I had no way of knowing if Barnes was still alive. Sitting on the landing in the stairwell, I took stock of the situation. My cell phone was ruined. No help there. I hastily rummaged my pockets.
My overly soaked fingers found a sodden scrap of paper – a last line of defense. Barnes made me swear that I wouldn’t dial the number written on it unless I was absolutely sure we couldn’t contain the Copyoid army. The prognosis was rather bleak.
With the sprinkler system triggered, the whole building would be a sodden mess in short order. I imagined kayaking down the remaining stairs waterfall-like, until I arrived at the lobby. If only it were so.
Hauling myself up, I hobbled one step at a time, trying to rub feeling back into my chilled calves along the way. With all of the office phones soaked, there was only one choice. Barnes switchboard. It must have survived the deluge, given that the sub-basement pre-dated the sprinkler system by a good decade or more.
Unless they had bothered to upgrade things down there. I coughed out a short laugh, knowing it was highly unlikely.
Voices echoed up the stairwell. I increased my descent, squishing softly down the stairs.
I had to bypass the advancing Copyoids below. The best way was exiting to the nearest floor, then shifting over to the secondary stairwell from there.
I walked softly down the office hallway, avoiding some of the larger puddles forming in the carpet. It was useless though, my shoes were soaked and my sodden socks squished with every step. Wonderful. I thought of my neglected pot of coffee, diluted with sprinkler water.
Rounding the final corner to the elevator block, a Copyoid lunged out of the shadows.
Oh damn it all.
It was James, the mail room clerk. A slick of drool covered his goatee, crooked glasses slanted before blank eyes. He piled into me with his shoulder, knocking me flat on my back. Jumping on top, he began raining blows down on my head and ribcage.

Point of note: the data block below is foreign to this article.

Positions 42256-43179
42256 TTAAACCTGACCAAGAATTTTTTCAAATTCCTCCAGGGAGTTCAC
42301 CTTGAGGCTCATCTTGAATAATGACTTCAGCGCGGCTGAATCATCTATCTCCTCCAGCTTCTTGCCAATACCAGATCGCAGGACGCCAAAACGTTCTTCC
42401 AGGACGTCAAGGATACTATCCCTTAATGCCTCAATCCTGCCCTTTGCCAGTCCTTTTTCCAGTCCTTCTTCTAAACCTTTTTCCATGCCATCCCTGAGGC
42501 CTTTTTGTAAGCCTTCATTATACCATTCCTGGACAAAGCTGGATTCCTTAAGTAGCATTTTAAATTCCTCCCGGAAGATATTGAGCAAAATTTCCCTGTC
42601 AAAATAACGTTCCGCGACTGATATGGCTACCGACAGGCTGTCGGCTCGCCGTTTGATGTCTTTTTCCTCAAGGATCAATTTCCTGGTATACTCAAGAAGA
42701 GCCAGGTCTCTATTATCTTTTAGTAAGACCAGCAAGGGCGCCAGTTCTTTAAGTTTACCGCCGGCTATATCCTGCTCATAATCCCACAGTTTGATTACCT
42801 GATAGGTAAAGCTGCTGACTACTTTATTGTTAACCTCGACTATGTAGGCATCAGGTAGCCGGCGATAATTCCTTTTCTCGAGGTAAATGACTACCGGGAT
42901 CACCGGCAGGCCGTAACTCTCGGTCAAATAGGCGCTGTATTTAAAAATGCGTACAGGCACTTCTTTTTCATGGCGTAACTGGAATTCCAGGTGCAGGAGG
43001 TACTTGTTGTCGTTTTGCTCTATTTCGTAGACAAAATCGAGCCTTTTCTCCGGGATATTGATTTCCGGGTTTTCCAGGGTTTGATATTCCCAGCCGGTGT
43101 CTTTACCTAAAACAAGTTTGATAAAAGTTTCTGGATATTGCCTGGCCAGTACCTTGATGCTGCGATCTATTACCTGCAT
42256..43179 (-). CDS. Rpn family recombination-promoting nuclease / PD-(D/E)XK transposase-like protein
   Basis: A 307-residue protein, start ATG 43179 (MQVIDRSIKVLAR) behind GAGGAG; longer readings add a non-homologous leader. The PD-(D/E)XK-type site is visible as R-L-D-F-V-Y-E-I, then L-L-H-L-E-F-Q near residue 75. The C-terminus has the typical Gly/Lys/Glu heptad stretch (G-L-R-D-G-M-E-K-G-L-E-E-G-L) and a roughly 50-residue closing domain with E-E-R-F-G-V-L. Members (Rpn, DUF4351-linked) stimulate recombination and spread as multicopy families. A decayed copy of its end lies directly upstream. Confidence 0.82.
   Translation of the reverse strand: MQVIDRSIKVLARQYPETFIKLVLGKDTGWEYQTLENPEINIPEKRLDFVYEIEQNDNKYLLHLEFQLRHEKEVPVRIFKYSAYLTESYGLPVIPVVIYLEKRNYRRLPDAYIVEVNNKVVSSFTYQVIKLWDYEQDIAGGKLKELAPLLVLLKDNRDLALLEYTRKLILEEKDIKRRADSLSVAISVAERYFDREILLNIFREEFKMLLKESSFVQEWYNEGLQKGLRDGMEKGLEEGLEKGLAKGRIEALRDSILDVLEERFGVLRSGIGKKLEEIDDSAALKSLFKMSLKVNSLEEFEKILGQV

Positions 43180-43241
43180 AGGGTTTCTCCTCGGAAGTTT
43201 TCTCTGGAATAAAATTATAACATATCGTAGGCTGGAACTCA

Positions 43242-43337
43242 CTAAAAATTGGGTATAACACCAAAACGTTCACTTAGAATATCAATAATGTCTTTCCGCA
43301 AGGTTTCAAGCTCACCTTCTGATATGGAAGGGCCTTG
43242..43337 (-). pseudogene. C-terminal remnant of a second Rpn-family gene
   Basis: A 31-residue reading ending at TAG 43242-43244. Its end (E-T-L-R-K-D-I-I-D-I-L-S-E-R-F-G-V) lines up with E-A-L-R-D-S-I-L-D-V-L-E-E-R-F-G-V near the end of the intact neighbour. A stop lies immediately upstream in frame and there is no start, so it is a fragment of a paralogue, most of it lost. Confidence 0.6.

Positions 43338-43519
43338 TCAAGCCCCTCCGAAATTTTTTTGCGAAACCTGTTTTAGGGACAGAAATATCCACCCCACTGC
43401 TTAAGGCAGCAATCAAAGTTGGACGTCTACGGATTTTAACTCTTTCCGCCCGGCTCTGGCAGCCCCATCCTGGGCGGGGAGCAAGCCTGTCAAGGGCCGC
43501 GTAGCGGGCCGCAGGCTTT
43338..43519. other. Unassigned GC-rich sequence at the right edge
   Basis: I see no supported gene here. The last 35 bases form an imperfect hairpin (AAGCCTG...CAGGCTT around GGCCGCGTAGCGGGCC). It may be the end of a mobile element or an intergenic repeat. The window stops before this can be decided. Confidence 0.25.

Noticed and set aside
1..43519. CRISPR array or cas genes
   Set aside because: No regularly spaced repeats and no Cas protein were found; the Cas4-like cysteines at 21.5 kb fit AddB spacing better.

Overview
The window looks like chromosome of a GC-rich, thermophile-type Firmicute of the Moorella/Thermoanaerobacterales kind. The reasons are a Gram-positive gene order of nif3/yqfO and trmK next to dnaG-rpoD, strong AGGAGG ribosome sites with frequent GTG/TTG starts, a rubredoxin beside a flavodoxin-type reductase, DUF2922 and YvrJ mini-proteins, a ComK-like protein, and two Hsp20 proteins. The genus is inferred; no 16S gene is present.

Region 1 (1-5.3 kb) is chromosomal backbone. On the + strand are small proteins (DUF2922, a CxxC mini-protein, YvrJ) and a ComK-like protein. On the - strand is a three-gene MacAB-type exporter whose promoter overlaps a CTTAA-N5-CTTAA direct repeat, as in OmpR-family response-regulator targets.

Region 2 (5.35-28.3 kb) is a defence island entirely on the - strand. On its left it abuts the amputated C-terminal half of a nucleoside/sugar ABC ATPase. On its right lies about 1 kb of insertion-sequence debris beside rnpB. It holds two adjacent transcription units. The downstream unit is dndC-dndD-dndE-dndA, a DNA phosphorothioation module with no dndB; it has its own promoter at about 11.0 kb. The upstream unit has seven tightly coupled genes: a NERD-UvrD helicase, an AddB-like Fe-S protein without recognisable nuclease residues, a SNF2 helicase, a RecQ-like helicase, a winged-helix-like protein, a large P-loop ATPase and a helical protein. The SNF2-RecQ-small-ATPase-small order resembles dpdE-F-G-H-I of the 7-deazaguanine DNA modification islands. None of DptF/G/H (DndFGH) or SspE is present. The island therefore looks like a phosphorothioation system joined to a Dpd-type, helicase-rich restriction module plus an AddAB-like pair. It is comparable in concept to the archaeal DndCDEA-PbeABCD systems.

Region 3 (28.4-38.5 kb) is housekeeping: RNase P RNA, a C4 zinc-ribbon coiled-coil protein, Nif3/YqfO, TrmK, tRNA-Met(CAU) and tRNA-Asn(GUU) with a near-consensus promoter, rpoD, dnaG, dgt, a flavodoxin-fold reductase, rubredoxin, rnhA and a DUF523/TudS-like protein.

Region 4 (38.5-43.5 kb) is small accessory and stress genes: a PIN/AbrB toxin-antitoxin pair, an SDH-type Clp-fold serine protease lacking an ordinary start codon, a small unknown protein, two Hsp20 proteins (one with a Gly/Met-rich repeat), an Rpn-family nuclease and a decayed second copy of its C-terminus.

I pawed at the floor, trying to find an object to hit him with.
My hands closed on something vaguely metallic.
I whipped the stapler in a blind arc, colliding with his forehead. James rolled off, howling. I gave him another good whack while rising to my feet, spewing cheap staples all over the floor.
Well, that’s ruined. I tossed the shattered stapler into a nearby bin.
James clutched his forehead, whimpering. More footsteps. I wasn’t about to take on the entire Copyoid army by myself. I dashed to the secondary stairs, pulling the door closed just as multiple footsteps splashed to a stop outside the door.
Abandoning stealth, I pounded down the stairs like a madman. Passing bits of garbage and expanding pools of water seeping from under the floor exits.
Lobby, then B1. Finally B2. I burst through the doorway, knocking over a large pile of printer parts with a loud crash.
Barnes cubicle was in the corner, desk lamp glow illuminating the cracked ceiling tiles.
Miraculously the power was still on. Half the lights were still buzzing and flashing, but it was enough to make my way to Barnes cubicle unscathed. Shoving the old chair out of my way, I leaned on the switchboard and started pulling cords.
There, a cord labelled “Ext to Outer”. That should be the external line access. I pushed in the brass-plated jack, securing it with a satisfying click. Taking the operator’s headset from the side, I dialed the emergency contact number Barnes had written on the paper.
Not “hello”, or “who are you”. Just a cold and somber voice that sounded like it had been through hell and back.
“I have a situation here. Need containment.”, the words spilled from my mouth just as I had rehearsed with Barnes. I hoped he was still alive.
“Confirmed. ETA 10 Minutes. Cut Power, make egress.”, the voice cut out, and I was left with a blaring dial tone.
Hanging up the headset, I plucked some old take out napkins from the nearby desk and mopped my brow. I’d have to hit the main breakers. Barnes had explained that it would prevent more “converts”, while allowing the Agency to perform their duties. Apparently they excelled in low-light conditions.
Face semi-dry, I walked towards the large utility boxes mounted on the wall. Two huge circuit breakers, with large levers exuded the aura of “Don’t touch unless you really know what you’re doing”. I certainly hoped I did. Both hands on the handles, I pulled down with my full weight.
Two simultaneous flashes of electric-blue from the insides, and the remaining lights above went out. It was pitch black, with only the slight murmur of dripping water from the stairs to keep me company. Hands out, I felt around until I was at Barnes desk again. Opening the top drawer, I felt a familiar cylinder.
A flashlight. Thank heavens. Flicking it on, I slowly picked my way back to the stairs. I had to find a way outside before the Agency arrived. I was tired, soaked, and deliriously decaffeinated.
I wondered if the Agency would bring a fresh thermos of coffee for survivors. One could only hope.
Taking to the stairs again, I achingly climbed towards the lobby landing, images of steaming coffee swirling in my brain.
(To be continued…)
Next – Part Seven